One day while waiting for a bus she tells a fellow cleaner that her hours of work have been reduced contrary to what is stated in her contract of employment.  She worries about how her family will cope with even less money.  Her companion gives her a card with the name and address of a trade union.  But her friend says: “Don’t tell anyone that I gave you this”.

At first she is fearful because her employer will have no truck with unions.  She eventually found the courage to go to the union.  The union intervened on her behalf and sorted out her hours and missing back pay, she was so pleased she agreed to become an organiser for the union in her place of work.

Sometime later the woman thought it would be a good idea if the cleaners were actually employed by the venerable institute of learning.  The woman wanted access to sick pay, holiday pay, the minimum wage and all the rights afforded to the teaching and admin staff.  Everyone said it was impossible and when the woman approached the multinational company for these rights she was ignored.

So the woman approached the Student’s Union and the teaching staff for support.  They then badgered the venerable institute of learning’s management to take some responsibility for the “outsourced” workers.  With this help they eventually got the company to recognise the union.  Then after more pressure from the union, the teaching staff and the Student’s Union the institute’s management persuaded the multinational company to agree to pay some sick pay, some holiday pay and the minimum wage.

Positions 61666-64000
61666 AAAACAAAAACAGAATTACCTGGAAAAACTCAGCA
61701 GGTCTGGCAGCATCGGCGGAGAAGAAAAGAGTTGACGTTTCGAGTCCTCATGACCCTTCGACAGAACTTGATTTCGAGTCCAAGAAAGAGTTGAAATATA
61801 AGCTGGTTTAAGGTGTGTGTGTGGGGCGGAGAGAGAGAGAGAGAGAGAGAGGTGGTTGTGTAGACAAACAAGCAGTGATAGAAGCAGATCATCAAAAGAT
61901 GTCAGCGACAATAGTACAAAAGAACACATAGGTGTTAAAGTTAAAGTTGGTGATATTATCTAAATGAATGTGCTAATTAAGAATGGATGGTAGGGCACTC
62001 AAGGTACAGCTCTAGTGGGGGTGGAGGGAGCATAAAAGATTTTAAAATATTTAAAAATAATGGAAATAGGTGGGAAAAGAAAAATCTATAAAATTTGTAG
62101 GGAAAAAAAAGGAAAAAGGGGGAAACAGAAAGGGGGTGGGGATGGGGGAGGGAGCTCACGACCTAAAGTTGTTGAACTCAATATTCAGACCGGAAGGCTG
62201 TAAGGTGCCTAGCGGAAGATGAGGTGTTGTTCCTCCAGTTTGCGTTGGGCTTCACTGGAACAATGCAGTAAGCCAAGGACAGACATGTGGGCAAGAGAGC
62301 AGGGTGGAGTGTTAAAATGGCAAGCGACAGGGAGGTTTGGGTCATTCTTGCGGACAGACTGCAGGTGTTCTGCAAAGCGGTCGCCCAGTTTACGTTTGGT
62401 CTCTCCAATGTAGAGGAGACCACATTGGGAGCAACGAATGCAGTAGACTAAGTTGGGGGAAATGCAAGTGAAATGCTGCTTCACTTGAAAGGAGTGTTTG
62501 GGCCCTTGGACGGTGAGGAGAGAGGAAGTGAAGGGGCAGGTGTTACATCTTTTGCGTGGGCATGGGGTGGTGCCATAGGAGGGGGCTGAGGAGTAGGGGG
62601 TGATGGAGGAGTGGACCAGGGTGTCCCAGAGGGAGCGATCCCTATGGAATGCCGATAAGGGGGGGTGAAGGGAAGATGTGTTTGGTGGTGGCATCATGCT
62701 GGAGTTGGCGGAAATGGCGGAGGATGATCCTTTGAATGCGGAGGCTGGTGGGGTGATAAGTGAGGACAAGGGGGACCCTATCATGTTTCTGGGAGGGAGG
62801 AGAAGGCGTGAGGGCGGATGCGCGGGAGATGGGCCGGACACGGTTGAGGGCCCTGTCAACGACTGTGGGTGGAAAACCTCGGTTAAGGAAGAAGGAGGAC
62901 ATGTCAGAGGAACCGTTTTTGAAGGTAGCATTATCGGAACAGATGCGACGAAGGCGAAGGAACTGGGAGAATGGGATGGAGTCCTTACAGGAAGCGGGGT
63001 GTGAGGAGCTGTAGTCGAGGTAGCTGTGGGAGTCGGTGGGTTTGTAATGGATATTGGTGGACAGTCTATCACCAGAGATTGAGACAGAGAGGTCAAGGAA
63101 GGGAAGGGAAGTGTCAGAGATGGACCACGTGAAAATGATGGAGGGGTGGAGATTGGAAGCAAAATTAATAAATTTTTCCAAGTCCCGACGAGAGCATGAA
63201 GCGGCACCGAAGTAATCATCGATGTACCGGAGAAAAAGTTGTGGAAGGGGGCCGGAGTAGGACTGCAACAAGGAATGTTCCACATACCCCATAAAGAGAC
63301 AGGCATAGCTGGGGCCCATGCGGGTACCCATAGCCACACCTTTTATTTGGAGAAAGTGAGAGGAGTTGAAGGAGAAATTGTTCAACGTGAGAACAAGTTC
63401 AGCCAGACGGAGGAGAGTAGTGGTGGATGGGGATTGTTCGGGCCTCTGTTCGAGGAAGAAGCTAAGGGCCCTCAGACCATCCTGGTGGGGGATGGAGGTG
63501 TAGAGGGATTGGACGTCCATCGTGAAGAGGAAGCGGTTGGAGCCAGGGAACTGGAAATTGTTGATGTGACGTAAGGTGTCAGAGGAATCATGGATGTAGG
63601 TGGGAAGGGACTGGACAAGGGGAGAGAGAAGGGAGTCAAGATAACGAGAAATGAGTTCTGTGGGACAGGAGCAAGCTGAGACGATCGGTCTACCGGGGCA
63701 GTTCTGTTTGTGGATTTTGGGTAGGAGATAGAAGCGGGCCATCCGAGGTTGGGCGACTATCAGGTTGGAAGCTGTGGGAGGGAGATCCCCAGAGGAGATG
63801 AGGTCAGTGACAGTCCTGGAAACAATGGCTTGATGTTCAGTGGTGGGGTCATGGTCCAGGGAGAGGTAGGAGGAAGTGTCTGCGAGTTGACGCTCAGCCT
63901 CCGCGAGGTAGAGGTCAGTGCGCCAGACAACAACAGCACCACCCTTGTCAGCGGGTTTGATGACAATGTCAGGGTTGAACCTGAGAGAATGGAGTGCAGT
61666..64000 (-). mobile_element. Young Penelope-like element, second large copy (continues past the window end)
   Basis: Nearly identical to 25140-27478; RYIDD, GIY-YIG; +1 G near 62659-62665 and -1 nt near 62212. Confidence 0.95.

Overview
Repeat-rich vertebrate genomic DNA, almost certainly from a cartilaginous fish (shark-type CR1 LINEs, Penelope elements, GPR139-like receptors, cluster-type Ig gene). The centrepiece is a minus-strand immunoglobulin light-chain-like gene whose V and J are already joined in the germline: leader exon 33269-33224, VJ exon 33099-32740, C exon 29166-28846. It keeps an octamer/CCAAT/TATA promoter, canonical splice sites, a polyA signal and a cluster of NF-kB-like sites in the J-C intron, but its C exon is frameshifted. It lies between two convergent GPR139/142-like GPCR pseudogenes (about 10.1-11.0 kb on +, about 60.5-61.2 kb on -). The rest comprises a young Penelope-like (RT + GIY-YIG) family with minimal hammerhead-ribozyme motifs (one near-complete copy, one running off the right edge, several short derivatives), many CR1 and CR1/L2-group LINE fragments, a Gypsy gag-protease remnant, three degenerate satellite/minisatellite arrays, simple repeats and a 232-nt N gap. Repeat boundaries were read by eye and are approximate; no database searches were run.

The woman was persistent and kept plugging away for changes with both the company and the venerable institute of learning. The company continued to mismanage the workforce causing outrage and forcing the venerable institute of learning to intervene.

Her persistence exhausted  both. And so the management of the venerable institute of learning brought all facilities; cleaners, catering staff and security staff back in-house.

The woman fought harder and longer than a multinational outsourcing company and eventually got better pay, plus full sick pay and paid holidays for 120 workers at the venerable institute of learning.

The Businessman and The Fisherman.

A wealthy businessman travelled to a distant island to relax and feel the sun on his face. One day he walked down to the quayside. A small boat with just one fisherman had docked and inside the boat was the morning’s catch.

“How long did it take you to catch them?” he asked.
“Just this morning” the fisherman replied.
“Why don’t you stay out longer and catch more fish?” he asked.
“I have enough to support my family and give a few to neighbours,”

the fisherman said as he unloaded his catch.
“But what do you do with the rest of your time?”
The fisherman looked up and smiled,  “I sleep in the heat of the day, play with my children, chat to  my wife and stroll into the village in the evening, where

I drink wine and sing with my friends”.